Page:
/ Blog Post
By Ameil Kenkare, a 2021 Fellow in the sponsored by AbbVie Inc. and Kirkland & Ellis. Ameil is hosted by the Chicago Lawyers’ Committee for Civil Rights.
Prior to attending law school, I taught at a public charter high school in Chicago for four years. There, I worked with students across all grade levels: I taught U.S. history, co-advised a cohort from freshman through senior year, and coached the boys’ soccer team. As a teacher, I witnessed moments of curiosity, achievement, and joy that will stay with me for a long time. I also witnessed and took part in systems of punishment and oppression that cut my homeroom group of two dozen freshmen in half by their graduation, created perverse incentive structures, and placed even the ‘non-disciplined’ students in constant states of anxiety and discomfort. Under the guise of ‘high expectations,’ explicit and tacit exclusions of students who did not conform to gendered, racialized, and paternalistic expectations formed an undercurrent of fear and anxiety in the school, with the remaining kids wondering who was next.
My Equal Justice Works Fellowship project combats exclusionary discipline practices in education through direct representation in expulsion defenses and through collaboration with grassroots organizations that advocate against the school-to-prison pipeline. Two factors animate my work: my aforementioned experience in a school system that practiced exclusionary disciplinary policies, and my desire to change policy around systemic racism.
I know that not all schools are organized with such carceral rules. Schools with resources do not turn to exclusionary discipline as a first resort—students are allowed to learn and grow from their mistakes in material-rich environments. The high school I attended was like this. Schools with silent hallways and belt checks emerge from deeply segregated systems, where Black and Brown students, disproportionately from under-resourced and intentionally-disadvantaged neighborhoods, have already been separated out to places that receive specifically punitive treatment as a rule. These practices come from policy effectuated against Black and Brown people at the institutional level, policies that directly impact Brown and Black children in their daily lives at school.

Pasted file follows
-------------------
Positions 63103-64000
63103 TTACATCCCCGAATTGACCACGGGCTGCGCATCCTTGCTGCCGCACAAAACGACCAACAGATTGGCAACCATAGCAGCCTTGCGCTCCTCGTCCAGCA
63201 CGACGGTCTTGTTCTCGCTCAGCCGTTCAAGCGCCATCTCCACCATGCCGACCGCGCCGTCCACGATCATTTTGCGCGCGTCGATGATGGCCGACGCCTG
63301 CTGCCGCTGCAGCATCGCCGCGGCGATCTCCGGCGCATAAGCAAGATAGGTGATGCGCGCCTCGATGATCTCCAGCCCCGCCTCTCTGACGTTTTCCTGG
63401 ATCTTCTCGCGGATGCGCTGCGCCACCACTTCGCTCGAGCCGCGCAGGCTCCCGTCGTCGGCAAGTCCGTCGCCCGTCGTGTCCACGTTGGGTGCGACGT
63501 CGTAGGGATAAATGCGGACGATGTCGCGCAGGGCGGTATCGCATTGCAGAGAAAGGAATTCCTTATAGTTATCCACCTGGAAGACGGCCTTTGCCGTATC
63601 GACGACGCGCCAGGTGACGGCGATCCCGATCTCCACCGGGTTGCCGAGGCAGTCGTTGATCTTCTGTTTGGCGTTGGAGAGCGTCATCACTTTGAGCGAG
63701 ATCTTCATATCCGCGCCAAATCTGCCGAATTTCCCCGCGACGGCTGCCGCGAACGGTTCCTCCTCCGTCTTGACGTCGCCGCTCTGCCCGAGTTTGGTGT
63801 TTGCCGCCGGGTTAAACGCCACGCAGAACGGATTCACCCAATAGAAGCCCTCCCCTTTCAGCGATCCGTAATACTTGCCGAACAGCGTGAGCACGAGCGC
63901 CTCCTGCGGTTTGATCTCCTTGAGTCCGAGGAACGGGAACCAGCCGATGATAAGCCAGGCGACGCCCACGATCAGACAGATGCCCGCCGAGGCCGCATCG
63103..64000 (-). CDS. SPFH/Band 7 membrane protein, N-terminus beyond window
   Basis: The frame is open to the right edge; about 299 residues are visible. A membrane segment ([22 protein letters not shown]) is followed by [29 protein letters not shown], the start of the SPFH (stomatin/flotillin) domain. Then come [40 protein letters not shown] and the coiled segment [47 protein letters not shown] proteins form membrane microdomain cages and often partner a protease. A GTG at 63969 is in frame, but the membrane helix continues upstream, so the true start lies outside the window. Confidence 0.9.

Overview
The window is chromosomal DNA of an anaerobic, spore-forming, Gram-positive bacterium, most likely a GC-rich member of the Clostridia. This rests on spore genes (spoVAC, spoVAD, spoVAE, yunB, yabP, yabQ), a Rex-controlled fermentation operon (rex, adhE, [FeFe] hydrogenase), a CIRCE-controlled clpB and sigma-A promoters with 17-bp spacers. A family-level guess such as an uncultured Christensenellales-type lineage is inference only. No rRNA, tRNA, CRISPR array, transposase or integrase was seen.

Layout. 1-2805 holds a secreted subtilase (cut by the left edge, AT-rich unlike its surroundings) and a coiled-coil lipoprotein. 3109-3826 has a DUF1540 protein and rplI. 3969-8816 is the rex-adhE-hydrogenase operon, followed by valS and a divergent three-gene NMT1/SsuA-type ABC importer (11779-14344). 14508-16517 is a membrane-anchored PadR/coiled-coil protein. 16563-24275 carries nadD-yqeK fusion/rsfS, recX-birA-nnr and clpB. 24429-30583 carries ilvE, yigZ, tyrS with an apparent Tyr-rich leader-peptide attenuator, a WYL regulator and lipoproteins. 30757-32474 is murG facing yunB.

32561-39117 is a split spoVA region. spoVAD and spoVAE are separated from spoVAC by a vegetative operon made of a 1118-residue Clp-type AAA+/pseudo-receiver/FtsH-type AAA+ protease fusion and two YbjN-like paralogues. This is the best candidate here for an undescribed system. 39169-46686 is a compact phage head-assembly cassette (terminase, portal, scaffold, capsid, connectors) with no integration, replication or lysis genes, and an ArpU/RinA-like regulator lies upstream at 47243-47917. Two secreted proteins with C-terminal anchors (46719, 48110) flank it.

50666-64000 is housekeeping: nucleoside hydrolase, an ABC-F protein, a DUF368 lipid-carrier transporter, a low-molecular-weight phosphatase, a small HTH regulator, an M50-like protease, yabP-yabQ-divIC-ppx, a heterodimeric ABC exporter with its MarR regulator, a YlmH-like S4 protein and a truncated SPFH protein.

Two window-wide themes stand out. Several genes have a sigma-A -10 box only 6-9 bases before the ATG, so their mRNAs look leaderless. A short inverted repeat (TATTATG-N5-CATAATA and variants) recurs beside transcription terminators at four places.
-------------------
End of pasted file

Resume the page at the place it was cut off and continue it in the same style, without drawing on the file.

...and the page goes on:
Data and academic research demonstrate that high school students who are suspended are more than twice as likely to become involved in the criminal legal system. With expulsions, students removed from their learning environments can move even more quickly towards systems of youth and adult incarceration. While the excluded students have the most to lose in the literal sense, their former classmates, hallways, and communities can feel disruption from even a single student’s absence. Many of the students I work with first and foremost miss their friends, and their friends also suffer the consequences of ‘zero tolerance’ policies, overreactions, and racist discipline philosophies.
My Fellowship is one of many efforts to both reduce the harm of exclusionary school discipline and locate and address the source policies causing it. Along with others who are working to improve school policies, I represent students who are unfairly and improperly excluded from their home schools and identify patterns of exclusion that center on specific laws, loopholes, and indiscretions. I attend discipline hearings, negotiate, and engage in formal and informal legal advocacy to directly address client needs.
Like all lawyers, my central goal is to ensure the best possible outcome for my clients. It is often not as simple as making sure that a student who has been expelled, or who could be expelled, returns to that school. As a core principle, I do not apply prescriptive approaches to complex needs and situations, and instead listen to my clients, community partners, and people being disserved to shape and guide our advocacy. This means working with each student and the important adults in their life to determine what continuing their education and achieving their goals looks like.
I am very grateful to be starting my legal career with an Equal Justice Works Fellowship, and specifically to be working at Chicago Lawyers’ Committee for Civil Rights. In this role, I can reflect openly on lawyering and its relationship with education equity, what it means to support students and their families, and the extent to which the privilege of the profession can cause a school district to do what it should have done from the beginning.
I hope to continue the work of advocating with Black and Brown families disproportionately impacted by excessive discipline practices for the rest of my career. All students should have the right to decide and fulfill their potential. I want to grow long-term bonds of trust with community partners and work together to end discriminatory policies for all students, especially for the kids most negatively impacted by exclusionary discipline.
To learn more about Ameil’s project, visit his profile.